Moody’s upgrades Egyptian banking system outlook to positive
Moody's Investors Service upgraded its outlook of the Egyptian banking system to positive from stable. Moody’s said this outlook has come as economic growth picks up, supporting credit growth, banks' profitability and internal capital generation.
“The positive outlook also reflects the strong links between the banks and the government of Egypt (B3 positive), improving credit profile,” Moody’s said in a report.
“This is due to the large exposure that Egypt's banks have to the country's government through investments in securities and loans, which stood at 40 percent of total banking system assets as of June 2018,” it added.
The improving operating environment followed by the implementation of structural reforms that put the country on a path of sustainable and inclusive growth were the key drivers of Moody’s positive outlook, according to the report.
Egypt embarked on a bold economic reform program that included the introduction of taxes, such as the value-added tax (VAT), and cutting energy subsidies, with the aim of trimming the budget deficit.
The country floated its currency in November 2016 before it clinched a $12 billion loan from the International Monetary Fund (IMF).
The report entitled, “"Banking system outlook: Egypt-Accelerating economy and strong loan demand drive our positive outlook" expected Egypt’s real gross domestic product (GDP) to record 5.5 percent in 2019, up from 4.2 percent in 2017, noting that ongoing economic and fiscal reforms will slowly nudge GDP higher.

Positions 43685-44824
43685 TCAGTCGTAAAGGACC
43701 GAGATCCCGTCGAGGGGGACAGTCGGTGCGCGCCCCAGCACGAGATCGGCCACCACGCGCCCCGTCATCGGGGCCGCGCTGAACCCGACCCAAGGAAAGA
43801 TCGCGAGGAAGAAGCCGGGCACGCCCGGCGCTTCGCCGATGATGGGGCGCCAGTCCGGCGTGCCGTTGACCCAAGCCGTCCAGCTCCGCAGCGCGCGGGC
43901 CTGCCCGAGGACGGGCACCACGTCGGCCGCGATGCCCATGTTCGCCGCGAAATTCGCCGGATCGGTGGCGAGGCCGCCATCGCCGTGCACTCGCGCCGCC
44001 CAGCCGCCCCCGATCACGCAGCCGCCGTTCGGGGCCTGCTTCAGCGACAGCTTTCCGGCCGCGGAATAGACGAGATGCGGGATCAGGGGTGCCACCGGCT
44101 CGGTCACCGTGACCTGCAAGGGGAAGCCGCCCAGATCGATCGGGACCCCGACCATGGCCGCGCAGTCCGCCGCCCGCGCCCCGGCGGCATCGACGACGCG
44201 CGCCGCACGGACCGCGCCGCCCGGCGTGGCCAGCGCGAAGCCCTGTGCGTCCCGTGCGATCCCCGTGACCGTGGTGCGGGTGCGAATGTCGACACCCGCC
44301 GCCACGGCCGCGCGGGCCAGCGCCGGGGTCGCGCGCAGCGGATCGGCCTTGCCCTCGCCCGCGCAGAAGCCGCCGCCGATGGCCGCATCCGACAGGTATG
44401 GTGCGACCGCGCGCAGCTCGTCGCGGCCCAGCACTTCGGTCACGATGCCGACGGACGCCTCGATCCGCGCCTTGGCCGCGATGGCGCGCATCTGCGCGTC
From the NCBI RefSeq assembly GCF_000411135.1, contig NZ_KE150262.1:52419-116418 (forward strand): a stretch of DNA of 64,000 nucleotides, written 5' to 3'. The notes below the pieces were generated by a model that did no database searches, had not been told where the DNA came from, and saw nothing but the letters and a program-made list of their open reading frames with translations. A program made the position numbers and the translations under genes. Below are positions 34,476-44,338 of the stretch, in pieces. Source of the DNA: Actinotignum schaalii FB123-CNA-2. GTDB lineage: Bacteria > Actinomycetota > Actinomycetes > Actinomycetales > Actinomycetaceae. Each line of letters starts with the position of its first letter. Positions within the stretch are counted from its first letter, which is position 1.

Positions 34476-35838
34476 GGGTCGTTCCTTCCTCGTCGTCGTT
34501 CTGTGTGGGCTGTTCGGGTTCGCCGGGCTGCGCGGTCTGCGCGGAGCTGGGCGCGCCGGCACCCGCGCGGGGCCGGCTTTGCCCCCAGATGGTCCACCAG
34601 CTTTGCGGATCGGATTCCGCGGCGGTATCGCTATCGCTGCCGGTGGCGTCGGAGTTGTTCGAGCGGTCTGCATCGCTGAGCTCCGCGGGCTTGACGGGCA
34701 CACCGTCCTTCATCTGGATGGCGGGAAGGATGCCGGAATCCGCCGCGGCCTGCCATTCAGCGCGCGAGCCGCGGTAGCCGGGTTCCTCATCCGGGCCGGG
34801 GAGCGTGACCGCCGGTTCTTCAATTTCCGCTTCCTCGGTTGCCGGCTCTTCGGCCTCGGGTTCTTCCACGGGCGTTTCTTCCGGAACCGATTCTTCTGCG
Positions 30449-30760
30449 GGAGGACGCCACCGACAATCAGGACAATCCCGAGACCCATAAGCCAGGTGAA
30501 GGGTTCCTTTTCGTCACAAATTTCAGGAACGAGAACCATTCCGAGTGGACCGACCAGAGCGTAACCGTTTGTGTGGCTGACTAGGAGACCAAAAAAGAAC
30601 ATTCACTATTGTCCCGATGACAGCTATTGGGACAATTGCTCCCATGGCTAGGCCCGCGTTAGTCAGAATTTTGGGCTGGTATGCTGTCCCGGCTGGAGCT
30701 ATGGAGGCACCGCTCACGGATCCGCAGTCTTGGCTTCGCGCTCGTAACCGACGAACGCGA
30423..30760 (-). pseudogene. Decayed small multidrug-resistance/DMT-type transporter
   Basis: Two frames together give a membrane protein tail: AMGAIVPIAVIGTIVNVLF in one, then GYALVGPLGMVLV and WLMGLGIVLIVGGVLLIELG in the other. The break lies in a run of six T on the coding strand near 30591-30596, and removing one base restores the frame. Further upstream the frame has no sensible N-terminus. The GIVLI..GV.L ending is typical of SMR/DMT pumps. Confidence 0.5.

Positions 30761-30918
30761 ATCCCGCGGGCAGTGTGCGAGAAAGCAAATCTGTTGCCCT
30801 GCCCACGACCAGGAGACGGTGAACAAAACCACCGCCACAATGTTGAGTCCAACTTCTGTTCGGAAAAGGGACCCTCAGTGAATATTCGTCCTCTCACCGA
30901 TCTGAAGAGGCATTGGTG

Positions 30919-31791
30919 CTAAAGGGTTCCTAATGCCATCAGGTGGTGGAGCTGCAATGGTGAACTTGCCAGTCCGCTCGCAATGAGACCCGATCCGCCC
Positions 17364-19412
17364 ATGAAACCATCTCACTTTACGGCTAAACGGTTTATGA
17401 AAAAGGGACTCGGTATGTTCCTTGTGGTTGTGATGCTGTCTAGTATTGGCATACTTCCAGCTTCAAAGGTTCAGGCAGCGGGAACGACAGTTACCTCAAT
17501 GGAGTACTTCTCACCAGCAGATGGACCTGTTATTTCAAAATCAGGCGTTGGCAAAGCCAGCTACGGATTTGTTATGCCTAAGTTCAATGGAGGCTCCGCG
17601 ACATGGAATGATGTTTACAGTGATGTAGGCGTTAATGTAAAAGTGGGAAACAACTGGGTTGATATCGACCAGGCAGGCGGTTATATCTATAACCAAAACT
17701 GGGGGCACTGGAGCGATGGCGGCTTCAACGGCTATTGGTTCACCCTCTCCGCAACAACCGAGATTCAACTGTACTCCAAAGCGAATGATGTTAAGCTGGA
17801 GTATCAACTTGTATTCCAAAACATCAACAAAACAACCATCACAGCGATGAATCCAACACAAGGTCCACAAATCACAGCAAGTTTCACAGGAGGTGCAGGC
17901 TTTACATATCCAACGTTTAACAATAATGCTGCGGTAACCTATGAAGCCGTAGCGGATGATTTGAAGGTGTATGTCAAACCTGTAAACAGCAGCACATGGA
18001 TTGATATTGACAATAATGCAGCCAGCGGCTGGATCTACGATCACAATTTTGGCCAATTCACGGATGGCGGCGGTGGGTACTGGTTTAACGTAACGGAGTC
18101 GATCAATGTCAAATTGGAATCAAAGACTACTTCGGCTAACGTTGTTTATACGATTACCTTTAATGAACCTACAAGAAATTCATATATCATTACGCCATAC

"Increased domestic private sector investment, large infrastructure projects, as well as higher exports will drive economic growth and credit demand", Moody's Assistant Vice President Melina Skouridou said.
The report forecasted loan quality to remain stable as new lending is tested, expecting the formation of non-performing loans (NPL) to remain steady, and the NPL ratio to remain broadly unchanged from current levels of around 4.5 percent of total loans as of March 2018, as the improvement in asset quality from legacy exposures dwindles.
As per profitability, Moody’s said it will remain strong, as rising fees and commissions on new lending will support banks' pre-provision profit. Loan-loss provisioning will be broadly stable for rated banks.
“Egyptian banks' capital buffers will improve only modestly as internally generated capital finances loan growth,” the report stated. “The largest Egyptian banks all exceed their regulatory minimum capital requirement, but their capital position is weaker than global peers. Banks' capital will improve modestly under Moody's base-case scenario but is more vulnerable under the rating agency's high-stress scenario due to losses assumed on government securities.”
Moody’s further anticipated the banks' funding and liquidity profiles to stay strong.
It clarified that the two largest government-owned banks, National Bank of Egypt SAE and Banque Misr SAE, have increased their market funding significantly, but their large liquidity buffers already offset refinancing risk.
It added that Egyptian banks will maintain high levels of liquid assets to ensure coverage of liquidity needs and deposit movements, saying that stable deposit funding and low loan-to-deposit ratios also support liquidity.